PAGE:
(d) contacting a monomer or prepolymer precursor of the polymer with the wetted inorganic surface, and then
(e) polymerizing the monomer or prepolymer while maintaining contact between the monomer or prepolymer and the wetted inorganic surface.
13. The method of claim 12 wherein the monomer or prepolymer precursor is a solution of the monomer or prepolymer in an organic solvent.
14. The method of claim 13 wherein the organic solvent is xylene, THF, or toluene.
15. The method of claim 14 wherein the organic solvent is xylene or THF.
16. The method of claim 12 wherein the organosilane adhesion aid has the formula: ##STR27##
17. The method of claim 12 wherein the organosilane adhesion aid has the formula: ##STR28##
18. The method of claim 12 wherein the organosilane adhesion aid has the formula: ##STR29##
19. The method of claim 12 wherein the solvent for the organosilane adhesion aid is an aqueous solution of a C1-4 alcohol or an organic solvent selected from the group consisting of xylene, THF, toluene, heptane, hexane, acetone, and methylene choride.
20. The method of claim 19 wherein the amount of organosilane adhesion aid in the aqueous solution of a C1-4 alcohol is about 0.1 to about 1 percent of the weight of the solution.
21. The method of claim 20 wherein the C1-4 - alcohol is methanol or ethanol.
22. The method of claim 19 wherein the organic solvent is xylene or THF.
23. The method of claim 12 wherein the inorganic surface is the surface of a glass, a metal capable of oxidation, or a metal oxide.
24. The method of claim 23 wherein the monomer or prepolymer precursor is derived from benzocyclobutene.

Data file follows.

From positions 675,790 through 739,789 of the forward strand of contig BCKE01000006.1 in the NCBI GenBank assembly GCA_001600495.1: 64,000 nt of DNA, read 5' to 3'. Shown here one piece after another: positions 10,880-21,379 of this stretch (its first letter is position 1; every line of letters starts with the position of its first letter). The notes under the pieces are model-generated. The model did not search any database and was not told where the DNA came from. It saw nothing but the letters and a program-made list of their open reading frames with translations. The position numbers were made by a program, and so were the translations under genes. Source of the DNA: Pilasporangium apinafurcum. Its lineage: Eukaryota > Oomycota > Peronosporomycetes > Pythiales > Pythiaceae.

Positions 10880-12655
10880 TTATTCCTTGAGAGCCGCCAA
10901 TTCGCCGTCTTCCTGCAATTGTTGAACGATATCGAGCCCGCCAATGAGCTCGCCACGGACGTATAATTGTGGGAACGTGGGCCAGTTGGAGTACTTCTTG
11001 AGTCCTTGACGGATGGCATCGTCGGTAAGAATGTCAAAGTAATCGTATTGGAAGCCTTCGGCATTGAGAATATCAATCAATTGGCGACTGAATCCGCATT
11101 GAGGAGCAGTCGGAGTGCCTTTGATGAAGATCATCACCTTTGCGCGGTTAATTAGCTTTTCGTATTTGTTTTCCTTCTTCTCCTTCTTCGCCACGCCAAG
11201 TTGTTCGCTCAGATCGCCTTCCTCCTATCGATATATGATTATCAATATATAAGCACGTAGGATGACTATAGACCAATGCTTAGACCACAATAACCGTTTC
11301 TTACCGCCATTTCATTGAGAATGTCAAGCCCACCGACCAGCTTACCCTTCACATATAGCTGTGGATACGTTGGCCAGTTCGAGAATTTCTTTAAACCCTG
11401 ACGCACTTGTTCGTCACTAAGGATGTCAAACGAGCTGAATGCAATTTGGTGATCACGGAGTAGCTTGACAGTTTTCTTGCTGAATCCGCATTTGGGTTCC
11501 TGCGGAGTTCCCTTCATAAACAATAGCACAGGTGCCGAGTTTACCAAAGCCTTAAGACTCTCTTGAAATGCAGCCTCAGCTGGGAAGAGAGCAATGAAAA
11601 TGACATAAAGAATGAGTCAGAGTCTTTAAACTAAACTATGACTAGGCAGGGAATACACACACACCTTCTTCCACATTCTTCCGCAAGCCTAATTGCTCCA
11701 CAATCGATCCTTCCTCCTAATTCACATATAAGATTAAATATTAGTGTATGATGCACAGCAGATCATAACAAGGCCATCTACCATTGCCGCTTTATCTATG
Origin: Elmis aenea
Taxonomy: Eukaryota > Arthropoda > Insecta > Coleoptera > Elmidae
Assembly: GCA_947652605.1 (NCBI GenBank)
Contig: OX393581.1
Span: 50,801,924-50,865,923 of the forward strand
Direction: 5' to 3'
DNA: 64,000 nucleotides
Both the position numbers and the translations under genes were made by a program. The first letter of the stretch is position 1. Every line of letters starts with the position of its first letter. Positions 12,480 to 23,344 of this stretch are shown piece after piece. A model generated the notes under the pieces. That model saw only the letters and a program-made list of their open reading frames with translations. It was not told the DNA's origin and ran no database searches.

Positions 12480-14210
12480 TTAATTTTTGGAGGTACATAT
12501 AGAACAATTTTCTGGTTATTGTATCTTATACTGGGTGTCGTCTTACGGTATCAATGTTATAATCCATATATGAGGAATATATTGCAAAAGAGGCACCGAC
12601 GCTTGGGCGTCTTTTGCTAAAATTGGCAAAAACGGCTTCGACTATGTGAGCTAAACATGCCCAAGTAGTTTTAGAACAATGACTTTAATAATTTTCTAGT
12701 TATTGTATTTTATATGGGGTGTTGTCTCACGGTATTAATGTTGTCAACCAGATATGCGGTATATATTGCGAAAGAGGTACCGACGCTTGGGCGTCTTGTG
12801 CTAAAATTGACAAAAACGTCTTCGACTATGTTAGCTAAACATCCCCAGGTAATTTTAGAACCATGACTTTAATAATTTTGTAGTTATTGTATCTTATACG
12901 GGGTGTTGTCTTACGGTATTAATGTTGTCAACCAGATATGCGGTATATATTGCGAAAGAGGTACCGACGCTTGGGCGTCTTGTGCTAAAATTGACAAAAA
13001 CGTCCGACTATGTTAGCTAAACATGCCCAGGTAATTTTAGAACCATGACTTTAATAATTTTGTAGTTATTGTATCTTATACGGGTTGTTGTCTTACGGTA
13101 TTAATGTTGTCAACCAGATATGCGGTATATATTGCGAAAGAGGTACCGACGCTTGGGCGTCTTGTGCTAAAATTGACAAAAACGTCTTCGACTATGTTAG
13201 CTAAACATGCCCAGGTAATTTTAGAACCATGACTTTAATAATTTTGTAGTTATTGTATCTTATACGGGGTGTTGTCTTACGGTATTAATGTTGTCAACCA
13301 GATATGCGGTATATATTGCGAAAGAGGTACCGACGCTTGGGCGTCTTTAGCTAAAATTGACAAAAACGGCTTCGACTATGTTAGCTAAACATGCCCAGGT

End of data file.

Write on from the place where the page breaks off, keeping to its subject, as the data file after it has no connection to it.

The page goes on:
25. The method of claim 24 wherein the monomer has the formula: ##STR30##
26. The method of claim 24 wherein the monomer has the formula: ##STR31##
27. The method of claim 24 wherein the monomer has the formula: ##STR32##
28. The method of claim 24 wherein the monomer has the formula: ##STR33##
Description

This is a division of application Ser. No. 07/172,060, filed Mar. 23, 1988, now U.S. Pat. No. 4,831,172.

BACKGROUND OF THE INVENTION

This invention relates to adhesion aids for increasing the adhesion of polymers to inorganic surfaces and the methods for increasing this adhesion. More specifically, the invention relates to benzocyclobutene-functional silanes and their use as adhesion aids.

Adhesion of polymers to inorganic surfaces is often a critical factor in the reliability of the polymer for the desired application. For example, in the aerospace industry, a polymer matrix frequently bonds two metal surfaces. Inadequate bond strength can lead to catastrophic failure. In the electronics industry, "die attach" adhesives are necessary to bond the inactive side of a semiconductor chip to the electronic package. Bond strength is also important for materials used as insulating layers in multilayered electronic devices. Polymers are replacing inorganic materials for these and other electronic applications because of may desirable properties, such as low dielectric constant, low moisture pickup, and unique fabrication opportunities. Without adequate bond strength, the polymer is a poor candidate for replacing standard inorganic materials.